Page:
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Age, Retirement and Expenditure Patterns: An Econometric Study of Older Canadian Households

Author

Listed:
  • Frank T. Denton
  • Dean C. Mountain
  • Byron G. Spencer

Abstract

The paper explores the allocation of consumption expenditure by the older population among different categories of goods and services, and how expenditure patterns change with age within that population. Of particular interest is whether observed differences between pre-retirement and post-retirement patterns are a consequence of changes in "tastes" or reductions in income. An adapted form of the Deaton and Muellbauer Almost Ideal Demand System is estimated with data from six Family Expenditure Surveys and used to investigate that question. The findings suggest that observed changes in budget allocations are most closely related to reductions in income.

Suggested Citation

  • Frank T. Denton & Dean C. Mountain & Byron G. Spencer, 2002. "Age, Retirement and Expenditure Patterns: An Econometric Study of Older Canadian Households," Social and Economic Dimensions of an Aging Population Research Papers 82, McMaster University.
  • Handle: RePEc:mcm:sedapp:82
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    File URL: http://socserv.mcmaster.ca/sedap/p/sedap82.pdf
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    References listed on IDEAS

    as
    1. Frank T. Denton & Byron G. Spencer, 1997. "How Well Does the CPI Serve as an Index of Inflation for Older Age Groups?," Quantitative Studies in Economics and Population Research Reports 329, McMaster University.
    2. Denton, Frank T & Mountain, Dean C & Spencer, Byron G, 1999. "Age, Trend, and Cohort Effects in a Macro Model of Canadian Expenditure Patterns," Journal of Business & Economic Statistics, American Statistical Association, vol. 17(4), pages 430-443, October.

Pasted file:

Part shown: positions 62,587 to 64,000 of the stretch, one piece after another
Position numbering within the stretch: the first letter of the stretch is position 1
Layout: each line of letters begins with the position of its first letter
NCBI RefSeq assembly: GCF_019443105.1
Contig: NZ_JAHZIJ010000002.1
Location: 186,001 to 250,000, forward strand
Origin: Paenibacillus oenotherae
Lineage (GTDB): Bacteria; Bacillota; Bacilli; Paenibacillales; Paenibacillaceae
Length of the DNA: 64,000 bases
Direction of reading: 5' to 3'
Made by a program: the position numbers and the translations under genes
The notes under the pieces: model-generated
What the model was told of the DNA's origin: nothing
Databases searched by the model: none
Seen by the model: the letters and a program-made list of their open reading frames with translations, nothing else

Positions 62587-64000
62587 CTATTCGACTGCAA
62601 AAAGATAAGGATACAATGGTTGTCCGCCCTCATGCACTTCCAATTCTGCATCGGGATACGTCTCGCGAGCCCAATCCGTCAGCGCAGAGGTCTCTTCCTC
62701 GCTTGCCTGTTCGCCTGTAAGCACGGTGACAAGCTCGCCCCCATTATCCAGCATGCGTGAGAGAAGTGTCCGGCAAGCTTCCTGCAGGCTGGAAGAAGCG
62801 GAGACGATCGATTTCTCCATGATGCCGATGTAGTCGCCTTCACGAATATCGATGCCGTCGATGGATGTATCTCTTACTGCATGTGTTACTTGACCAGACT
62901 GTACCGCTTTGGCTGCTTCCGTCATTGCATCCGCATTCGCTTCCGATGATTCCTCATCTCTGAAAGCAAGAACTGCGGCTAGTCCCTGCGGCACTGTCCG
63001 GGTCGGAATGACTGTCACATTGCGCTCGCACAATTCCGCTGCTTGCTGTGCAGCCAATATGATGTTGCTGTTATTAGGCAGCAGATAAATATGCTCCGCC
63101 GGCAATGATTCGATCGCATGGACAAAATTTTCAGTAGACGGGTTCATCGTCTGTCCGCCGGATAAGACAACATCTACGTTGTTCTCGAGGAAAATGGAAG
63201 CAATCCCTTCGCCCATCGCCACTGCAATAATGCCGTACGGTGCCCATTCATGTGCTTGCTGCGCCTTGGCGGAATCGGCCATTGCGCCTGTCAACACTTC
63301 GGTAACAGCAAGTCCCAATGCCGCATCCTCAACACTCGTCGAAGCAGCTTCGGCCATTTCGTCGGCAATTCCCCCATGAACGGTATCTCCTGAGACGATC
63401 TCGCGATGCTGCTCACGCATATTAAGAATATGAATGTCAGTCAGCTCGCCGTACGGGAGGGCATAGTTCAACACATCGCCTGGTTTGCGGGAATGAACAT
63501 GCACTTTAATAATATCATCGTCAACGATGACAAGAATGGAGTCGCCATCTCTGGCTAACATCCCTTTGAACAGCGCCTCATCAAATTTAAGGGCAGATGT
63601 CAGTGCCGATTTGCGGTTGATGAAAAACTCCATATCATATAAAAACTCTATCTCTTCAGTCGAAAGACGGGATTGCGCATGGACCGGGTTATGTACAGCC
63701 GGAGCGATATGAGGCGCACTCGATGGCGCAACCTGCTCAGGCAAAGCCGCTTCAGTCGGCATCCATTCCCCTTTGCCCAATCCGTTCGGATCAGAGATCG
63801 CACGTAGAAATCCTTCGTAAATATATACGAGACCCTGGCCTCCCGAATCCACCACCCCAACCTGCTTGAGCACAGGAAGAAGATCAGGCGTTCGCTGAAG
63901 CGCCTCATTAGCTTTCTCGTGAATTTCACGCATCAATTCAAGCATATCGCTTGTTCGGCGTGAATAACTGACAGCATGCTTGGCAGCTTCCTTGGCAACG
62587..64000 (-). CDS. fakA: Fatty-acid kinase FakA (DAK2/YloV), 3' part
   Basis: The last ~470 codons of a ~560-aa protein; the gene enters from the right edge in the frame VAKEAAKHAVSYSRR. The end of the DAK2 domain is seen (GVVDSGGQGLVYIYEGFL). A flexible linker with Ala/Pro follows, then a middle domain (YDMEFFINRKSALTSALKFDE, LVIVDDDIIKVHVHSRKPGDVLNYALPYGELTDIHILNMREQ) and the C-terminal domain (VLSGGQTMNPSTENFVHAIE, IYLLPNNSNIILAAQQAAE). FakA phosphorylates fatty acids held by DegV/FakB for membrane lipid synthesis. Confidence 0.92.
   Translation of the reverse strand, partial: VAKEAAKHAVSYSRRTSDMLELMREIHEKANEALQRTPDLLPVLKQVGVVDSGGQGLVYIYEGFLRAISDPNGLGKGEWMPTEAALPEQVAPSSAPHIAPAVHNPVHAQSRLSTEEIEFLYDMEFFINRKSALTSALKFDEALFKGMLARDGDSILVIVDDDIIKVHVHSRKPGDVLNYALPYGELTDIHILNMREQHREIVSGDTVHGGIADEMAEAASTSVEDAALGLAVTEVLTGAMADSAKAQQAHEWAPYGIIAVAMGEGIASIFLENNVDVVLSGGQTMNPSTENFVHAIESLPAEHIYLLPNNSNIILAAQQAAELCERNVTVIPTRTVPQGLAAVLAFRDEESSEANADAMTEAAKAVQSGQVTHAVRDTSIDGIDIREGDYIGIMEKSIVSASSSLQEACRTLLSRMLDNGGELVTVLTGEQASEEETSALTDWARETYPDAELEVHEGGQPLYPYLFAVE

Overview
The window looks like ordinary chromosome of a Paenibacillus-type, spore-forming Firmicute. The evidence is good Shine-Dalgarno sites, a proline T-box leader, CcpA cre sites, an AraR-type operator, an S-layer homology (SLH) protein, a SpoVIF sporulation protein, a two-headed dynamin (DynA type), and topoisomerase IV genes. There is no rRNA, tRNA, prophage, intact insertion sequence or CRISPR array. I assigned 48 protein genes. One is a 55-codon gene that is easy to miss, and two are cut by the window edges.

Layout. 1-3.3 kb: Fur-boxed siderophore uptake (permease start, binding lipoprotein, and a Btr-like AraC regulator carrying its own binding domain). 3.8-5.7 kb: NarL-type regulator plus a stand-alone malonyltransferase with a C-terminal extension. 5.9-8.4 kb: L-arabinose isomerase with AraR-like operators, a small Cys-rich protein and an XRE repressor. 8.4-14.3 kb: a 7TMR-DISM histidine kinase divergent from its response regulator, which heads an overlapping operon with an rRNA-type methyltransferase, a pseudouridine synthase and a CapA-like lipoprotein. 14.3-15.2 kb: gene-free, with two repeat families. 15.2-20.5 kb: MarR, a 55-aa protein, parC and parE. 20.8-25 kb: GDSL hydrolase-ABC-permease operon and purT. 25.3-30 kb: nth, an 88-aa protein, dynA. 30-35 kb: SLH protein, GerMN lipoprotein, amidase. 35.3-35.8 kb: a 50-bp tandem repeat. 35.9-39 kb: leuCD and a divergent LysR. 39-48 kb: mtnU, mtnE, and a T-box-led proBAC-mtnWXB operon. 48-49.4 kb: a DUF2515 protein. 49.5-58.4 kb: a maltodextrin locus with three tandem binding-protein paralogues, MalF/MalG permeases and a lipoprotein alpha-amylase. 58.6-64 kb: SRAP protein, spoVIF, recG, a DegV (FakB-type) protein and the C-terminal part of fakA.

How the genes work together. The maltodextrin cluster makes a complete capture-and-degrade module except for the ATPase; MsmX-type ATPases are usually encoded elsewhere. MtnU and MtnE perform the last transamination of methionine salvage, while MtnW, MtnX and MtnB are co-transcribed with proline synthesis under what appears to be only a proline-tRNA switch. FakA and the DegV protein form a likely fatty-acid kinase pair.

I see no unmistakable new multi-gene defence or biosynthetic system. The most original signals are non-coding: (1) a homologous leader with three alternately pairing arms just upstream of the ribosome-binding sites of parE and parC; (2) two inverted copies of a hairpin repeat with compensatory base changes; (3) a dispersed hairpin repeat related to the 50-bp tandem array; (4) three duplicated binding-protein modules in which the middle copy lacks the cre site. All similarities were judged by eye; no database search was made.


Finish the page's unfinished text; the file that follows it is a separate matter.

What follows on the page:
3. Deaton, Angus S & Muellbauer, John, 1980. "An Almost Ideal Demand System," American Economic Review, American Economic Association, vol. 70(3), pages 312-326, June.
    4. Denton, Frank T. & Mountain, Dean C., 2001. "Income distribution and aggregation/disaggregation biases in the measurement of consumer demand elasticities," Economics Letters, Elsevier, vol. 73(1), pages 21-28, October.
    Full references (including those not matched with items on IDEAS)

    Citations

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    Cited by:

    1. Frank T. Denton & Ross Finnie & Byron G. Spencer, 2009. "Income Replacement in Retirement: Longitudinal Evidence from Income Tax Records," Social and Economic Dimensions of an Aging Population Research Papers 261, McMaster University.
    2. Mette Christensen, 2008. "Demand patterns around retirement: Evidence from Spanish panel data," The School of Economics Discussion Paper Series 0809, Economics, The University of Manchester.
    3. Paula C. Albuquerque & João C. Lopes, 2010. "Economic impacts of ageing: an inter-industry approach," International Journal of Social Economics, Emerald Group Publishing, vol. 37(12), pages 970-986, October.
    4. Laura Romeu Gordo & Andreas Motel-Klingebiel & Susanne Wurm, 2009. "SOEP as a Source for Research on Ageing – Issues, Measures and Possibilities for Improvement," Working Paper Series of the German Council for Social and Economic Data 83, German Council for Social and Economic Data (RatSWD).
    5. Bonnie-Jeanne MacDonald & Doug Andrews & Robert L. Brown, 2011. "The Canadian Elder Standard - Pricing the Cost of Basic Needs for the Canadian Elderly," Social and Economic Dimensions of an Aging Population Research Papers 286, McMaster University.
    6. José M. Labeaga & Rubén Osuna, 2007. "Expenditures at retirement by Spanish households," Working Papers 2007-36, FEDEA.

    More about this item

    Keywords

    consumption expenditure; retirement; income;

    JEL classification:

    • D12 - Microeconomics - - Household Behavior - - - Consumer Economics: Empirical Analysis

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